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Showing posts from March, 2014

Books of Note

Universal Harvester by John Darnielle

Not surprisingly, like a lot of John Darnielle’s music, particularly those songs on the album The Sunset Tree (Pale Green Things springs to mind and is very much worth listening to), his writing only slowly reveals itself and its narrative direction. Not in any turgid or tedious fashion, but rather in an unhurried, gentler and more thoughtful way. Universal Harvester rolls gently along its path with only a few disconcerting and probably deliberate hiccups. It starts in Iowa in the 1990s with a young man, still living at home with his father but unable to leave because of the weight of his mother’s death, years before, in a car crash. The trauma tethers Jeremy and his father together like the gravitational pull of a dead star in a comfortable and predictable but numb orbit, but it’s never something that either of them can discuss openly.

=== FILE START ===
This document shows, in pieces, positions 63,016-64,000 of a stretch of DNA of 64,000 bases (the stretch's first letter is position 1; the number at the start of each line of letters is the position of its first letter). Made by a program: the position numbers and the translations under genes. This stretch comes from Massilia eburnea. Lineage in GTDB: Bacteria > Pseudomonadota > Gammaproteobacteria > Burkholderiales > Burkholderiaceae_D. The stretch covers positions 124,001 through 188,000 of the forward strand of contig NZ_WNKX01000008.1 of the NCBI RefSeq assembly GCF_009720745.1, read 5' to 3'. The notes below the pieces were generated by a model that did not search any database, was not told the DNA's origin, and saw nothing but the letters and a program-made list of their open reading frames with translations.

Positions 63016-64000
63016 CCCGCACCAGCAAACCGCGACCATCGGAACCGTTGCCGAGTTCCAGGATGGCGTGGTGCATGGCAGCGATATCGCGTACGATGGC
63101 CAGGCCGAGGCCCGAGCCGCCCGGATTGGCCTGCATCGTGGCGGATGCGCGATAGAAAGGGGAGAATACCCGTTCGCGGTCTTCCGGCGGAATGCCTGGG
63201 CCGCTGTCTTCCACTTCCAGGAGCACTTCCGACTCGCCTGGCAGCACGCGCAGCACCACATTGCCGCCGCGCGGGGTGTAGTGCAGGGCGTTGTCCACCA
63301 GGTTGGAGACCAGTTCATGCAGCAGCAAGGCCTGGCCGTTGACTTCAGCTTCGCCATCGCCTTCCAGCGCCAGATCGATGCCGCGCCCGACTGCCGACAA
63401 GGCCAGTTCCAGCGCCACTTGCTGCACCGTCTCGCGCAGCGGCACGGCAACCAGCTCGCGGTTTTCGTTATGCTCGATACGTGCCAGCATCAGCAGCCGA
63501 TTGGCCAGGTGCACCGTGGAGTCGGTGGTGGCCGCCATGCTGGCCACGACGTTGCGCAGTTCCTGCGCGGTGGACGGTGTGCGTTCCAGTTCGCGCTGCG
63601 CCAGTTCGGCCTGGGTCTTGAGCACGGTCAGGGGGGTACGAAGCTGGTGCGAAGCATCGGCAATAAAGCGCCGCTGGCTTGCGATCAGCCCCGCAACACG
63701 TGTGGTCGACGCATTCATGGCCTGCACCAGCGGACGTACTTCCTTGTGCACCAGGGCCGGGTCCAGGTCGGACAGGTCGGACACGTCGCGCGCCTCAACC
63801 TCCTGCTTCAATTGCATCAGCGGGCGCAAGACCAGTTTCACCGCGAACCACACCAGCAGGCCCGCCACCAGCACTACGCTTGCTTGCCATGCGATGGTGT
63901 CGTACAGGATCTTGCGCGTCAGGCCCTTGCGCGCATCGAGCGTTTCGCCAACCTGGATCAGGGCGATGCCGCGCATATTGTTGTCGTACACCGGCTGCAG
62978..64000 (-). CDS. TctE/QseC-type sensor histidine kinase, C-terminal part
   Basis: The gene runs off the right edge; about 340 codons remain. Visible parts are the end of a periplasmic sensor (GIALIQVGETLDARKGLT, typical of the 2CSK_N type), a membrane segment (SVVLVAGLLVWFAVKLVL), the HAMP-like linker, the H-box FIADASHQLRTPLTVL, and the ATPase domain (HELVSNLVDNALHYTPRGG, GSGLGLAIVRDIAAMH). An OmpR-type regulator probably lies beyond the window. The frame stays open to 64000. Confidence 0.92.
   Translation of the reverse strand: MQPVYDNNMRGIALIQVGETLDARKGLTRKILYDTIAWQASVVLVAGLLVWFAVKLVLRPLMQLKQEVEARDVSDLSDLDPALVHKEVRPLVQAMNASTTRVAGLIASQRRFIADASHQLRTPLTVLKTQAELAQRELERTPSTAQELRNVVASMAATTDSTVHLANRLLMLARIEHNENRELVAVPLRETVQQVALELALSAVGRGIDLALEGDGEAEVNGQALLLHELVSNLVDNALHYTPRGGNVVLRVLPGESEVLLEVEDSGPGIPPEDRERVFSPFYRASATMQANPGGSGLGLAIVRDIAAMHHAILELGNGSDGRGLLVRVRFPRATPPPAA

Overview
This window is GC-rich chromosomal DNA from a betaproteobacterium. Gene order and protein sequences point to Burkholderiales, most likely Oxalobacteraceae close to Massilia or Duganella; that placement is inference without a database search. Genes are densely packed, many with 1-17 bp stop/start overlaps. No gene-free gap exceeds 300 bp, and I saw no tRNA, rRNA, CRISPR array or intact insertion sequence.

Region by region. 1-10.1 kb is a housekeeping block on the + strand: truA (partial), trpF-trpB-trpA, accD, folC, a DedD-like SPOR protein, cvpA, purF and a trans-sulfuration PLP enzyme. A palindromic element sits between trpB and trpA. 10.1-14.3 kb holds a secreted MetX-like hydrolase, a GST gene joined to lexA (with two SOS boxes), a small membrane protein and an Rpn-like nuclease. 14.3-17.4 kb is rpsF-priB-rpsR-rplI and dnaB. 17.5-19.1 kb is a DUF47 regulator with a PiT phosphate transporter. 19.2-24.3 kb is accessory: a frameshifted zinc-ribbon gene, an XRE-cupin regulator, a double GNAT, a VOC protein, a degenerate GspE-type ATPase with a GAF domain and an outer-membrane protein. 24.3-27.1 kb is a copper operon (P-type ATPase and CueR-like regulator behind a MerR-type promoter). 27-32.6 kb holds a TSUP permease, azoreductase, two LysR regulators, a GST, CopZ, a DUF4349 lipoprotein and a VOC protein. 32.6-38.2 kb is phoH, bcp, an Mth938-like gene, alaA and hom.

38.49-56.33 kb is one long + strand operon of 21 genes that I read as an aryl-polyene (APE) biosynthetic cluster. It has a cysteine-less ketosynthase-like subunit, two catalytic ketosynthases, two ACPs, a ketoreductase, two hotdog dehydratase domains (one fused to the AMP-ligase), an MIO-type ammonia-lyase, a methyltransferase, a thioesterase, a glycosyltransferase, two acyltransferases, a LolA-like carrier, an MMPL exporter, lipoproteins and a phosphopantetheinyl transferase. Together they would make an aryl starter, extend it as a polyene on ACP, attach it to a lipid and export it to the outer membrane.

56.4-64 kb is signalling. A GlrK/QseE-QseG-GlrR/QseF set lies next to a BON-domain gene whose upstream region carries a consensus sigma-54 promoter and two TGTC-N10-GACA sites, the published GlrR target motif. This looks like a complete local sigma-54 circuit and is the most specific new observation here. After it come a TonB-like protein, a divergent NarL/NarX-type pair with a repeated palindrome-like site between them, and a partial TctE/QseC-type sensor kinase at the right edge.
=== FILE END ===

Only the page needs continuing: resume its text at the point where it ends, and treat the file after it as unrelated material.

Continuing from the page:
Jeremy works at a VHS rental store, so we’re assuredly early-Worldwide Web era. His job is simple, repetitive, and keeps him and his father in entertai…

The Wake by Paul Kingsnorth

It’s three o’clock on a weekday which can mean only one, two, three things – it’s already many hours since I stopped caring about work, it’s time for a dandelion and burdock tea, and I can’t keep my mind on any one thing for more than five minutes. Plus, ooh is that a butterfly?

Therefore, what better way to fill up the time I should be spending deep in thought on the administration of pedagogical matters than to write a review of a book I’ve been reading? None, I tell you!
So it seems I’m back to pimping out the lead titles of the Unbound crowd-funding chappies once more. I have no qualms about this because, being short of memory and attention span, it’s really rather brilliant to become excited about a new book, only to forget about it for a few months, then have that excitement reignited by the email telling me it’s funded and off to the printers. The subsequent return to the fog of memory for that period between printing and publication makes the inevitable delivery as glorious as t…